The Arctic Plunge: Why January is so cold

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Winter may officially start in December, but typically late fall and early winter is fairly mild when compared to January and February. So, why is that?

In most seasons, the arctic air takes a little time to gather strength (coldness) at the poles. With that said, the cold air at the poleward regions is weaker in the shoulder seasons, and gains strength as winter continues.

Often when these cold air pockets break off and get sent south by the jet stream, it’s referred to as the “Polar Vortex.” The below image, courtesy of the National Weather Service sums up this term well:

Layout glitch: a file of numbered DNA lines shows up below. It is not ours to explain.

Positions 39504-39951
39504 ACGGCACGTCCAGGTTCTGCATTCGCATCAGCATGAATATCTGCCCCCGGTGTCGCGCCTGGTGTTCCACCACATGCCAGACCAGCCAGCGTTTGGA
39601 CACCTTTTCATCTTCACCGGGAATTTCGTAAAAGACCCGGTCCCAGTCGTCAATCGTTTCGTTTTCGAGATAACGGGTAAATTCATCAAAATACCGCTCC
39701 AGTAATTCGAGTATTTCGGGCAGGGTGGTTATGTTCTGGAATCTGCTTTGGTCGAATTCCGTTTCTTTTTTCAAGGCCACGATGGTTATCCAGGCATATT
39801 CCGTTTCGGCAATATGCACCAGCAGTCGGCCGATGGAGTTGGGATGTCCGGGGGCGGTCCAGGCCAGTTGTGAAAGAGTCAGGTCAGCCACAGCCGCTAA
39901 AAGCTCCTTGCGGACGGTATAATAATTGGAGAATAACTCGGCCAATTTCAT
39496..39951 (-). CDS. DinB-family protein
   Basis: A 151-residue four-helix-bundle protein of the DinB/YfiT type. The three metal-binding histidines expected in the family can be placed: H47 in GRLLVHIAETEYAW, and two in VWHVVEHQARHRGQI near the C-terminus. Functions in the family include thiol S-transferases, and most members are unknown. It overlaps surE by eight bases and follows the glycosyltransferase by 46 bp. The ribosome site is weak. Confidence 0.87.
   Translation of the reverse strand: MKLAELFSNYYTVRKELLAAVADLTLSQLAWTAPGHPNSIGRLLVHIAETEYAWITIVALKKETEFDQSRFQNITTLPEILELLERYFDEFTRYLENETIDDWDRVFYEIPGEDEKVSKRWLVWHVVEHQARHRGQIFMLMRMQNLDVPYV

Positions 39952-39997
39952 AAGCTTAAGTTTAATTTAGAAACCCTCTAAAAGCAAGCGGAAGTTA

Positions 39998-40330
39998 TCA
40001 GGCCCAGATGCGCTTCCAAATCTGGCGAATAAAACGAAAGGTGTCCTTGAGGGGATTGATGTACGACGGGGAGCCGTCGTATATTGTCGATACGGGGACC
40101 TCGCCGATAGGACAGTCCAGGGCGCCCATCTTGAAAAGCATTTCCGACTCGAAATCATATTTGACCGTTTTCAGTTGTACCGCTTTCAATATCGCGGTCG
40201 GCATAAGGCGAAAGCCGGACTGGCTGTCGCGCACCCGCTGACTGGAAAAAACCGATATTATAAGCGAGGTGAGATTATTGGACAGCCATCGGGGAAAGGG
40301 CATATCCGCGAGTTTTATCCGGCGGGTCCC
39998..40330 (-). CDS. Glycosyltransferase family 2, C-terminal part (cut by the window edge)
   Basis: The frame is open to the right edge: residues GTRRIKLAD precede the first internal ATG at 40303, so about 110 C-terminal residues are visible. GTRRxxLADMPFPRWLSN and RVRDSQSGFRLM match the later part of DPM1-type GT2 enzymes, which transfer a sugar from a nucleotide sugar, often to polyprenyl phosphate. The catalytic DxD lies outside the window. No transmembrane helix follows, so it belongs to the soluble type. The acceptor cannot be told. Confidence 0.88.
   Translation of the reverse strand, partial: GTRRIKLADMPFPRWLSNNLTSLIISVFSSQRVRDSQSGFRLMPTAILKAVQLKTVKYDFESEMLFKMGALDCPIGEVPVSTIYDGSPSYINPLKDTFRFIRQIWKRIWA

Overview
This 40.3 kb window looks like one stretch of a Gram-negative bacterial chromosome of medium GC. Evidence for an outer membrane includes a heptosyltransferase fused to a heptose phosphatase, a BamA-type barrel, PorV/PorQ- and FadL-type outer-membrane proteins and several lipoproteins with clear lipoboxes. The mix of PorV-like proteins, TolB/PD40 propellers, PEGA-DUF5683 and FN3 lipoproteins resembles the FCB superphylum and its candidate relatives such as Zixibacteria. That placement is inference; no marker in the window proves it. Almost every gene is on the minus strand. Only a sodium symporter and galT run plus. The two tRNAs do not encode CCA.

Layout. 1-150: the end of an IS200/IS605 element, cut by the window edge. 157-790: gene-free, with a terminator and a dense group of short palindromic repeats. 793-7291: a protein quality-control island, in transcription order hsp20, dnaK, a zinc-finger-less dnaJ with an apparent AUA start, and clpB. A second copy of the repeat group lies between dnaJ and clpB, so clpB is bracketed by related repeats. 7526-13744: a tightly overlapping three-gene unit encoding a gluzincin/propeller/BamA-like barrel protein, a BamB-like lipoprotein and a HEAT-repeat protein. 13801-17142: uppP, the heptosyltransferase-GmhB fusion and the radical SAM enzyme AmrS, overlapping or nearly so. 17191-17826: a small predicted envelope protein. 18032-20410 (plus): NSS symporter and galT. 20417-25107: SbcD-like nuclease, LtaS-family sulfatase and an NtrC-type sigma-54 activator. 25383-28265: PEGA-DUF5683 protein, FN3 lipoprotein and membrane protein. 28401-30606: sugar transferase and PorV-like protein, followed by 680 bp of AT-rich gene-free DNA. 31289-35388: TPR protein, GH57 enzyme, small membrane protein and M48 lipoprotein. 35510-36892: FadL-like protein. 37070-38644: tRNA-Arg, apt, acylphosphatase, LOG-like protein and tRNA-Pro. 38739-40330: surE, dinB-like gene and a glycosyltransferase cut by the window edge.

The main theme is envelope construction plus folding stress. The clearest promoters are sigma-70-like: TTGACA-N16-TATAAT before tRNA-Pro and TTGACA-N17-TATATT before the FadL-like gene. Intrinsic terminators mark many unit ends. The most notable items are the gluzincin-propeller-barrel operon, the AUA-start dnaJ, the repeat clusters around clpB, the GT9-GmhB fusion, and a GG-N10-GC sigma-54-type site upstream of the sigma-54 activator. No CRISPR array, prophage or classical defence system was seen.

However you term the cold air – Polar Vortex, Canadian High Pressure, or something else – it’s all part of living in the continental interior of North America, and a common experience during the brutal winter months!

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